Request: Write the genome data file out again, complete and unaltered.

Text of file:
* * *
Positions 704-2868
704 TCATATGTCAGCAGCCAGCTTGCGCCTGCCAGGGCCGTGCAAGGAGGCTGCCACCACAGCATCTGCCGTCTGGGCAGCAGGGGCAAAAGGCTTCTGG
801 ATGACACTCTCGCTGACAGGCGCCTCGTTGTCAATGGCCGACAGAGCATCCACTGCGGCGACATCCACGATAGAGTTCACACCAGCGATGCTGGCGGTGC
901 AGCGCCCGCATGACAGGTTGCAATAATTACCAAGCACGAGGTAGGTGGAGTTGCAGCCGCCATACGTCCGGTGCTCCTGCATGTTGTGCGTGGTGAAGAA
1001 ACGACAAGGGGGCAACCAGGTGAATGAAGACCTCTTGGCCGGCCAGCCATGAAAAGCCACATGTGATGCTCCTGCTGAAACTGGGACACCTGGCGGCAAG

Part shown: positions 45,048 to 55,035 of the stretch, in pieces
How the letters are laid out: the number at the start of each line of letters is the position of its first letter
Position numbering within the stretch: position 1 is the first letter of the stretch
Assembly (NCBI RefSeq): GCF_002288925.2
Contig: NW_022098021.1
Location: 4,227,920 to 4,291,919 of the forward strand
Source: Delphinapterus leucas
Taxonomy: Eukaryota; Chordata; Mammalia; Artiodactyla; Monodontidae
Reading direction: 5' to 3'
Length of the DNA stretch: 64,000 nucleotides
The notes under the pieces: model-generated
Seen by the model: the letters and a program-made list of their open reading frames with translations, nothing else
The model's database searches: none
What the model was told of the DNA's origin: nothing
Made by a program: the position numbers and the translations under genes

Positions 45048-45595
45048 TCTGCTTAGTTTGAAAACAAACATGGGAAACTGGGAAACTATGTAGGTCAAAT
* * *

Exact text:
Positions 704-2868
704 TCATATGTCAGCAGCCAGCTTGCGCCTGCCAGGGCCGTGCAAGGAGGCTGCCACCACAGCATCTGCCGTCTGGGCAGCAGGGGCAAAAGGCTTCTGG
801 ATGACACTCTCGCTGACAGGCGCCTCGTTGTCAATGGCCGACAGAGCATCCACTGCGGCGACATCCACGATAGAGTTCACACCAGCGATGCTGGCGGTGC
901 AGCGCCCGCATGACAGGTTGCAATAATTACCAAGCACGAGGTAGGTGGAGTTGCAGCCGCCATACGTCCGGTGCTCCTGCATGTTGTGCGTGGTGAAGAA
1001 ACGACAAGGGGGCAACCAGGTGAATGAAGACCTCTTGGCCGGCCAGCCATGAAAAGCCACATGTGATGCTCCTGCTGAAACTGGGACACCTGGCGGCAAG

Part shown: positions 45,048 to 55,035 of the stretch, in pieces
How the letters are laid out: the number at the start of each line of letters is the position of its first letter
Position numbering within the stretch: position 1 is the first letter of the stretch
Assembly (NCBI RefSeq): GCF_002288925.2
Contig: NW_022098021.1
Location: 4,227,920 to 4,291,919 of the forward strand
Source: Delphinapterus leucas
Taxonomy: Eukaryota; Chordata; Mammalia; Artiodactyla; Monodontidae
Reading direction: 5' to 3'
Length of the DNA stretch: 64,000 nucleotides
The notes under the pieces: model-generated
Seen by the model: the letters and a program-made list of their open reading frames with translations, nothing else
The model's database searches: none
What the model was told of the DNA's origin: nothing
Made by a program: the position numbers and the translations under genes

Positions 45048-45595
45048 TCTGCTTAGTTTGAAAACAAACATGGGAAACTGGGAAACTATGTAGGTCAAAT